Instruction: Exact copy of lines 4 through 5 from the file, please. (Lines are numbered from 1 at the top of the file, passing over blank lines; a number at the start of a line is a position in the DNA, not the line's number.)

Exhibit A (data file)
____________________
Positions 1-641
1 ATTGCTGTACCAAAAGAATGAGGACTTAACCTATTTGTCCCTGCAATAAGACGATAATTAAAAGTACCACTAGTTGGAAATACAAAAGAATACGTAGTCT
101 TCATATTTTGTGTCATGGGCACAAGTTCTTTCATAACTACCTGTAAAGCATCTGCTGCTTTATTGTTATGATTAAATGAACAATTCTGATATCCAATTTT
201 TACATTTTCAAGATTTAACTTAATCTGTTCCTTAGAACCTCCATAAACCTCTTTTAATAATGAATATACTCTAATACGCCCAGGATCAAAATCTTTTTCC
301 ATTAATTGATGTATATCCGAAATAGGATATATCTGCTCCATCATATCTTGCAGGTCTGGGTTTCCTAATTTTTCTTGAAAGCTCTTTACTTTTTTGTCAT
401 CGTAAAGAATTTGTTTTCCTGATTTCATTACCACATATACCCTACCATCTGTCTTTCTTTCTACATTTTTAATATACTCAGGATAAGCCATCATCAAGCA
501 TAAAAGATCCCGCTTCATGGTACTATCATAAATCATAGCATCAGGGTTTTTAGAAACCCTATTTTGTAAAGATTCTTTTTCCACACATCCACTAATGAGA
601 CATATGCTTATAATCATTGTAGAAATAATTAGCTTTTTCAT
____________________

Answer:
201 TACATTTTCAAGATTTAACTTAATCTGTTCCTTAGAACCTCCATAAACCTCTTTTAATAATGAATATACTCTAATACGCCCAGGATCAAAATCTTTTTCC
301 ATTAATTGATGTATATCCGAAATAGGATATATCTGCTCCATCATATCTTGCAGGTCTGGGTTTCCTAATTTTTCTTGAAAGCTCTTTACTTTTTTGTCAT